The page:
CHARLES VI did not have a good decade either.

He was more often out of his wits than in them, and in the absence of any royal control, his favorite brother, Louis of Orleans, and his uncle, the seventy-year-old Duke of Burgundy, were feuding. Both hoped to control the mad king, and through him, France.

In 1404, the Duke of Burgundy died and his part of the feud devolved to his son and heir John, newly returned from the Battle of Nicopolis and ransomed from Turkish captivity. The new Duke rapidly gained both power and popularity. He managed to arrange a match between his eleven-year-old daughter and the young Dauphin Louis, Charles VI’s son and heir (despite his fits, Charles had been married since the age of seventeen, and by 1404 his wife Isabeau had borne him eight children). “A very heavy tax was about this time imposed on all the inhabitants throughout France, by the king and his council at Paris,” writes the chronicler Enguerrand de Monstrelet, “but the Duke of Burgundy would not consent that it should be levied—which conduct gained him universal popularity throughout the kingdom.”5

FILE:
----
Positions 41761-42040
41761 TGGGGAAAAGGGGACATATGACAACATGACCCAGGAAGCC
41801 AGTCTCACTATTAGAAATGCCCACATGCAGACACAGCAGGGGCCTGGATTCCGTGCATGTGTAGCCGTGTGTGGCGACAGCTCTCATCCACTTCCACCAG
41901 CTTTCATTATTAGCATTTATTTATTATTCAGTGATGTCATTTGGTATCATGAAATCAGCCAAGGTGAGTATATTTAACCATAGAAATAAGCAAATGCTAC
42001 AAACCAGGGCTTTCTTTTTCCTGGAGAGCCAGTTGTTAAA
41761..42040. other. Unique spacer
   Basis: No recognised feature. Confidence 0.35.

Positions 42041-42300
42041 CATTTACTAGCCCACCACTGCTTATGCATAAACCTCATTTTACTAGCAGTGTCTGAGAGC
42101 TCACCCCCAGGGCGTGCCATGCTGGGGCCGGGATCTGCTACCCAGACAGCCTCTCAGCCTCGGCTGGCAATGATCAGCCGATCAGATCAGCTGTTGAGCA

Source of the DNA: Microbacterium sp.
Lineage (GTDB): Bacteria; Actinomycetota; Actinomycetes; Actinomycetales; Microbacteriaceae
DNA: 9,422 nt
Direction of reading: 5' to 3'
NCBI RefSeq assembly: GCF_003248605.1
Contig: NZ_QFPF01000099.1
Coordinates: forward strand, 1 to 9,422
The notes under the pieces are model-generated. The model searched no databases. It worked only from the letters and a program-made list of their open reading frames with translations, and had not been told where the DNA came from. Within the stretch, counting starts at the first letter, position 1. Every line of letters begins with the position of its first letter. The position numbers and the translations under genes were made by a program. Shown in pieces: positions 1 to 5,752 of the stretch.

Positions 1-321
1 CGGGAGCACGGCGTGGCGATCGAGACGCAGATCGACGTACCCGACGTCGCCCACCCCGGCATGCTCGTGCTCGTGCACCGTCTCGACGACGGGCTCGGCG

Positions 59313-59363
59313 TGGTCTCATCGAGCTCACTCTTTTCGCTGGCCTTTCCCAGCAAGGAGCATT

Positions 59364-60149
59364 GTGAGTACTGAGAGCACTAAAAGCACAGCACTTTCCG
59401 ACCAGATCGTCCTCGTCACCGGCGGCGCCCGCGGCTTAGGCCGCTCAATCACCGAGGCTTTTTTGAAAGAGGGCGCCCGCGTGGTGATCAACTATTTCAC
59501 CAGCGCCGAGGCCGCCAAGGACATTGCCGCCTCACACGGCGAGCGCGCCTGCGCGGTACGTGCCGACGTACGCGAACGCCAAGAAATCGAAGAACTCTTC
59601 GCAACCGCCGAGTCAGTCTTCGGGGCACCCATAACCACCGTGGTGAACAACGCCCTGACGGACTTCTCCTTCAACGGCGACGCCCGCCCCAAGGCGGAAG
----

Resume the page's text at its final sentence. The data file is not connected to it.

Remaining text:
This only intensified the Duke of Orleans’s “deep hatred” for his cousin, and over the next three years the two men jockeyed unceasingly for power: ingratiating themselves with the people of Paris by way of public grants and tax breaks, demanding special favors from the king, insisting on the command of various expeditions against France’s foes.

In 1407, on the Feast of Saint Clement—November 23—the Duke of Orleans was ambushed in the streets of Paris, late at night, by a gang of armed men. He was knocked off his horse and beaten to death in the street so savagely that, the next morning, his servants went back to scrape up the brain matter that had been scattered across the stones so that it could be buried with him; they also found his right hand, which had been severed in the attack.6